To do this process, you’ll first want to allow your computer to warm up for about a minute, and ensure there is no harsh light – the device makes judgments based on the ambient light in your room, so you want the lighting to be the same as what you’d normally use while editing.

Once you set your monitor type and target settings, the colorimeter will perform tests to check your monitor’s colors compared to industry standards. The result will be a unique color profile specifically for your monitor to ensure accuracy in the colors presented and communicated to other devices.

2. Export Settings

In some cases, your color might look different when exporting from Photoshop to a JPEG. This is easily fixable with a quick check as to which color profile you’re using.

In Photoshop, go to Edit > Convert to Profile. In the window that appears, under Destination Space, click the drop-down arrow next to Profile.

Select Working sRGB IEC61966-2.1. This will ensure your color is accurate upon export.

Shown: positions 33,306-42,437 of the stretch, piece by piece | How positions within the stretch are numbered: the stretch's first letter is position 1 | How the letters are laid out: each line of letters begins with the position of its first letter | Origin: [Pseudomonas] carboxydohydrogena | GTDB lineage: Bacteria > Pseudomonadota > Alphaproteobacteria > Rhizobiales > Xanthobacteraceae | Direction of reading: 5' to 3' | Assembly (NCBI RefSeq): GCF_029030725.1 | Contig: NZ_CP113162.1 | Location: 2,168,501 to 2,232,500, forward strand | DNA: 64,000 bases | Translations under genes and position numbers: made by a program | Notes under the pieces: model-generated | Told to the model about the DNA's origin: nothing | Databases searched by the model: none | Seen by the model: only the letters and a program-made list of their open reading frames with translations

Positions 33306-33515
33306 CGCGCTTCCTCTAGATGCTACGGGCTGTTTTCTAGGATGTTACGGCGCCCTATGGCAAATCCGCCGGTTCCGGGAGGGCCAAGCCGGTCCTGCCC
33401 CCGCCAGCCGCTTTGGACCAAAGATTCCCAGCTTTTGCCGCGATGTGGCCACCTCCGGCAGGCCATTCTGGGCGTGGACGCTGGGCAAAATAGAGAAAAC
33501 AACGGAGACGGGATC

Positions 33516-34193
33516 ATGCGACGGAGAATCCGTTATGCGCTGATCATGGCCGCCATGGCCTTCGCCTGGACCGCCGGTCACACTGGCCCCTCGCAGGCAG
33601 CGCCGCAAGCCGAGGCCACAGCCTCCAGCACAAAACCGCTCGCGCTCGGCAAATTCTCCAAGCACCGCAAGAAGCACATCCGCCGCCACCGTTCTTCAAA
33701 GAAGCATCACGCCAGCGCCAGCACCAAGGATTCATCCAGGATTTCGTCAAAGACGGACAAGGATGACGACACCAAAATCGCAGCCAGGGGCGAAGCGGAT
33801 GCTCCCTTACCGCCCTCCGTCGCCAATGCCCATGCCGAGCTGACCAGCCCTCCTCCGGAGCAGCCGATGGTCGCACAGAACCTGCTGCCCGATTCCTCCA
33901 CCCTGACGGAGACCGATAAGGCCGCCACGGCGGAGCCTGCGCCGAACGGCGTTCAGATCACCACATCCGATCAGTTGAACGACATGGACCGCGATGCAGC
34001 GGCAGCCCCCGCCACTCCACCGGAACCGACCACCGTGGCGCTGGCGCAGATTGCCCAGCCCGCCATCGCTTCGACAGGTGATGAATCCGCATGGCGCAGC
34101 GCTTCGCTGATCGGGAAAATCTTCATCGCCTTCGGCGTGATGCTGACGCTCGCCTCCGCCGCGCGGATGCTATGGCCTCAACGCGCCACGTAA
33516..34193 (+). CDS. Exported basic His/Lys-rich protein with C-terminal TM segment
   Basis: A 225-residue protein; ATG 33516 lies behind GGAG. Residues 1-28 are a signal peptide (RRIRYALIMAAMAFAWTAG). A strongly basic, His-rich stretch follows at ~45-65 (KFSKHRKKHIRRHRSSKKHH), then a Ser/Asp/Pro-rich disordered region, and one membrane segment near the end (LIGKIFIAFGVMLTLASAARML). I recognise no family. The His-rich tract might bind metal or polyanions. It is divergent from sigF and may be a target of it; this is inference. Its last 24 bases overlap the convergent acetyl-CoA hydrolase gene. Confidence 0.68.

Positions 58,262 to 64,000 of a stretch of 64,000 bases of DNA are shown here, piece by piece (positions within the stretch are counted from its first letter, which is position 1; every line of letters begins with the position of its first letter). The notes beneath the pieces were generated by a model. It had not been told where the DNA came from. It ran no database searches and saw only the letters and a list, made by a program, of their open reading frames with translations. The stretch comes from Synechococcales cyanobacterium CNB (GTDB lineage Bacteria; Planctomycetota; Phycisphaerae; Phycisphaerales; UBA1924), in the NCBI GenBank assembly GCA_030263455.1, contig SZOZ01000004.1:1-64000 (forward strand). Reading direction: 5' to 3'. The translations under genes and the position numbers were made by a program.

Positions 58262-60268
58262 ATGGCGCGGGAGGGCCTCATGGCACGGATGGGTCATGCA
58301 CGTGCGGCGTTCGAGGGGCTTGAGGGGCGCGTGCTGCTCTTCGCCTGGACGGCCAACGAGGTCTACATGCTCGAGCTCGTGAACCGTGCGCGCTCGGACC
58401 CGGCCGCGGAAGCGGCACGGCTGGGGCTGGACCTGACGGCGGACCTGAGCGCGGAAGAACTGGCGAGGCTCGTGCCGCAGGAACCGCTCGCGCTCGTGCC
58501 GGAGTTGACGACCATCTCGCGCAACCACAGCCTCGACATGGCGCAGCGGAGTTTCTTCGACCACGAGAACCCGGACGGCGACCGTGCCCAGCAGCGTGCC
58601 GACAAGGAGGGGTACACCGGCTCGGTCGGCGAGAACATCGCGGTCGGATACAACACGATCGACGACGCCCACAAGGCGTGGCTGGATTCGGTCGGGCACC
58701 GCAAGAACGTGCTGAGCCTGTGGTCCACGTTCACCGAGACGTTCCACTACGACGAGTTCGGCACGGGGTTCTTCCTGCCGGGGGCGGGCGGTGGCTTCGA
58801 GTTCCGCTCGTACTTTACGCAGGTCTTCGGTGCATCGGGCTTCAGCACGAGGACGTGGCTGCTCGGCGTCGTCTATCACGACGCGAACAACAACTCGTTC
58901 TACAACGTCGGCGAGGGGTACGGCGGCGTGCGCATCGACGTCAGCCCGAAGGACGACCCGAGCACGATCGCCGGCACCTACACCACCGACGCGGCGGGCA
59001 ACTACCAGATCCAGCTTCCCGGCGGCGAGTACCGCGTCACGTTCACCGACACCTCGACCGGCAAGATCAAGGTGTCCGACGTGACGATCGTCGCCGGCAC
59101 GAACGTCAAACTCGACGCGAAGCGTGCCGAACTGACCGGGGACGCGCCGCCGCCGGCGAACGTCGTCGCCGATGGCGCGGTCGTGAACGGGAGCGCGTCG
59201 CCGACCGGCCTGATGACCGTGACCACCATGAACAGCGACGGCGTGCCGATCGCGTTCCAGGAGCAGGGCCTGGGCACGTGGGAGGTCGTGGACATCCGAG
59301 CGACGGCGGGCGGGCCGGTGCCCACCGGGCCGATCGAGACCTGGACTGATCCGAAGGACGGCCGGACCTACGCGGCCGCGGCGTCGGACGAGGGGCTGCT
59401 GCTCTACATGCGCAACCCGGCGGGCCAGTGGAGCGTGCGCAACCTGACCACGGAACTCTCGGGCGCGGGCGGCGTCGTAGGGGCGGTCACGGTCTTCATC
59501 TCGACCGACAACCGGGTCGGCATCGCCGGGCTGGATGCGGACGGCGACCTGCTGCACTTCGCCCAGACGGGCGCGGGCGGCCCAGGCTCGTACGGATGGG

Color profiles may seem like an advanced photography skill, but any professional or amateur photographer is more than capable of figuring out how color profiles work. Doing so can have a positive effect on your work, giving you the most accurate possible color across devices and ensuring that your color looks great when you print or present your work.

Happy Editing!

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I'm a Canadian photographer and photo retoucher turned founder of bwillcreative.com. Around here I help you to decode the mystery of photo editing with no-fluff videos and written guides to help you achieve your creative goals. Outside of shooting photos and my passion for educating, you'll find me mountain biking or on the trails with my dog, Sunny!